Monday 22 July 2019

Jack McGrath keen to atone for stepping out of line

Leinster prop insists he has learnt lesson after stamp forced him to miss key chunk of season

Jack McGrath has revealed that he rang Rory Best to apologise for his stamp. Photo: David Maher / SPORTSFILE
Jack McGrath has revealed that he rang Rory Best to apologise for his stamp. Photo: David Maher / SPORTSFILE
David Kelly

David Kelly

Sometimes you need to step back in order to move ahead. Jack McGrath only found this out when a rather over-zealous stride in the wrong direction forced him to take more than a pace or two backwards.

Leinster's clash with Ulster at the RDS earlier this year followed the pattern of most: initial resistance from the visitors prior to pitiful collapse, but the home side's dominance was punctured by an errant lack of discipline from their loosehead prop.

Despite the fact that others seemed equally complicit in engaging in the type of no-nonsense rucking that once was the hallmark of the sport, McGrath was singularly fingered by the citing commissioner for leaving his stud marks all over Rory Best.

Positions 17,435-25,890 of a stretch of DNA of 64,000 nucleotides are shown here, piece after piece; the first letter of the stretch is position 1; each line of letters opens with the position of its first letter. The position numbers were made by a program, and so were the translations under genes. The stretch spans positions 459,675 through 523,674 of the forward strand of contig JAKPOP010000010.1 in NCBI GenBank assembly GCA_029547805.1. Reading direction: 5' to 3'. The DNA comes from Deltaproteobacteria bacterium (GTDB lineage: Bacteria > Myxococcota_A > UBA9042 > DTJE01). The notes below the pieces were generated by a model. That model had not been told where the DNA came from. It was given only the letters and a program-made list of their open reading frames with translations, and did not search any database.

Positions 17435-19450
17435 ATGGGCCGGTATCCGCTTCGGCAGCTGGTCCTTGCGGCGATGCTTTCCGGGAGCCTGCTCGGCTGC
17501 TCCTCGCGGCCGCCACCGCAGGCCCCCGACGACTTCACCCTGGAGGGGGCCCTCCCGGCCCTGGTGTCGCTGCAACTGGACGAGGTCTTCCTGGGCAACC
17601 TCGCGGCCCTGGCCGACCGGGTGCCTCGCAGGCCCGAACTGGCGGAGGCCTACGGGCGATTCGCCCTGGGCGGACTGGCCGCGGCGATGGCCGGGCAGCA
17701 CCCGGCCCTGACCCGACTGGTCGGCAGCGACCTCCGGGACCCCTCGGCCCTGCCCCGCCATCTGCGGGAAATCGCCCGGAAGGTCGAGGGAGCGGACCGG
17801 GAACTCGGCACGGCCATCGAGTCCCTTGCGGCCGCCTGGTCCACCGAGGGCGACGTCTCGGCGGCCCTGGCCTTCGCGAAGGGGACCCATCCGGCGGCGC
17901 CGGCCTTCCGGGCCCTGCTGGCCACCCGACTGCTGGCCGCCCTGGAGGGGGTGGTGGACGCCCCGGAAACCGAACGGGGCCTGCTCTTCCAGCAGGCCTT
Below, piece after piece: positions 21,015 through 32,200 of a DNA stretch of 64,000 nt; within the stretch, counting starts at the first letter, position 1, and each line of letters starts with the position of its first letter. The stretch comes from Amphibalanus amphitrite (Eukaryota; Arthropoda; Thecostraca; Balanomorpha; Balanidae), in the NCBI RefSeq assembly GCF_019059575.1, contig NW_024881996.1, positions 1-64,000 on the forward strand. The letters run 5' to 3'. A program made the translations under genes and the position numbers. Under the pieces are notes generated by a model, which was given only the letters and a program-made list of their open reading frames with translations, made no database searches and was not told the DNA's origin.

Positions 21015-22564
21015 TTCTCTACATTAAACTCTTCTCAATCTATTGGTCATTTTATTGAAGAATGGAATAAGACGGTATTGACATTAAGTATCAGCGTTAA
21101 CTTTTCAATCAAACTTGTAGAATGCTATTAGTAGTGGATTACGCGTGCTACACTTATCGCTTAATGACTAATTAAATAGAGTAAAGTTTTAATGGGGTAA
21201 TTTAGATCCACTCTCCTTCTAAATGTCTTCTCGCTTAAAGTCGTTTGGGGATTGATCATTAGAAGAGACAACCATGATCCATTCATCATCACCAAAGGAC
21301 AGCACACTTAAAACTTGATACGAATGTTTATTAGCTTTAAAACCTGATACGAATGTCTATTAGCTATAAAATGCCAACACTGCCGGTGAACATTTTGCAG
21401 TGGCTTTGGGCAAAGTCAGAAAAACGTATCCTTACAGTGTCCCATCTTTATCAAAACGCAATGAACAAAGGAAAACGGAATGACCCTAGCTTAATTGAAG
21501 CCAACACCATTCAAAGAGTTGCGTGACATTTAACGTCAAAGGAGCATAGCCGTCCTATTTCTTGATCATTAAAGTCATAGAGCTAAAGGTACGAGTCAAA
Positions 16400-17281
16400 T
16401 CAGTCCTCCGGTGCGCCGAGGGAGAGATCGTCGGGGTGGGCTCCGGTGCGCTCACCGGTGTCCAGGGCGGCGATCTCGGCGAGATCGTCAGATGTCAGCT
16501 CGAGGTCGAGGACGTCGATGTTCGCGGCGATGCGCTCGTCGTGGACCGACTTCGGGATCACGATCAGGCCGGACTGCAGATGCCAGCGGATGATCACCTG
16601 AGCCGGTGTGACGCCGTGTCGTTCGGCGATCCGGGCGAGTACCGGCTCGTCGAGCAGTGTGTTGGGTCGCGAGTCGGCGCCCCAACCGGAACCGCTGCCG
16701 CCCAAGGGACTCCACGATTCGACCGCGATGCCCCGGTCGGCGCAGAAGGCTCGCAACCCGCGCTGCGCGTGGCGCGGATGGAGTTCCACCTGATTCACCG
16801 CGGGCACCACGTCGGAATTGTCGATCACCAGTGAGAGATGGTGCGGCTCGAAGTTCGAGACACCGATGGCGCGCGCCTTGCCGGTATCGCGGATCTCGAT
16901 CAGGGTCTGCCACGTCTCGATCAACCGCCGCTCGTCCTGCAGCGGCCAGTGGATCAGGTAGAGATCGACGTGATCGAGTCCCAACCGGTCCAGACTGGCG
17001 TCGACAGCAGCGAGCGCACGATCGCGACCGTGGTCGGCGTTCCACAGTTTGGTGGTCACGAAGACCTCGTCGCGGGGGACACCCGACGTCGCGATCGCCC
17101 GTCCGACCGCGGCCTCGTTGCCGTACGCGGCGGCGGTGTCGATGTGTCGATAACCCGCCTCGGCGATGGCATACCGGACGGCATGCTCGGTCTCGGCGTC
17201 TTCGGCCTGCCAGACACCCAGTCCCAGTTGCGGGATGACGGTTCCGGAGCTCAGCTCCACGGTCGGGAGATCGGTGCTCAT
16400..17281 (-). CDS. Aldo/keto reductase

A three-week ban ensued which, despite initial signs from Leinster that they might appeal, ultimately led to them accepting the decision, with head coach Matt O'Connor pointedly declaring that the player would have to take the consequences.

Those included missing out on Leinster's ultimately successful Champions Cup qualification, as well as imperilling his ability to prove himself ready to tackle Italy in the opening round of his country's Six Nations title defence in Rome.


It was the heaviest price he could pay for his momentary indiscretion; he could only indulge in equally fleeting introspection, albeit his first action was to apologise to his unwitting victim.

"There was no malice behind it," he explains. "I felt he was near the ball and I felt that by rucking on him a few times he might move away from the ball. The referee obviously thought it was a bit too much.

"I gave him a buzz just to apologise about it basically. Looking back on the incident, it was probably the wrong thing to do. These things happened but it's all gone by the wayside now.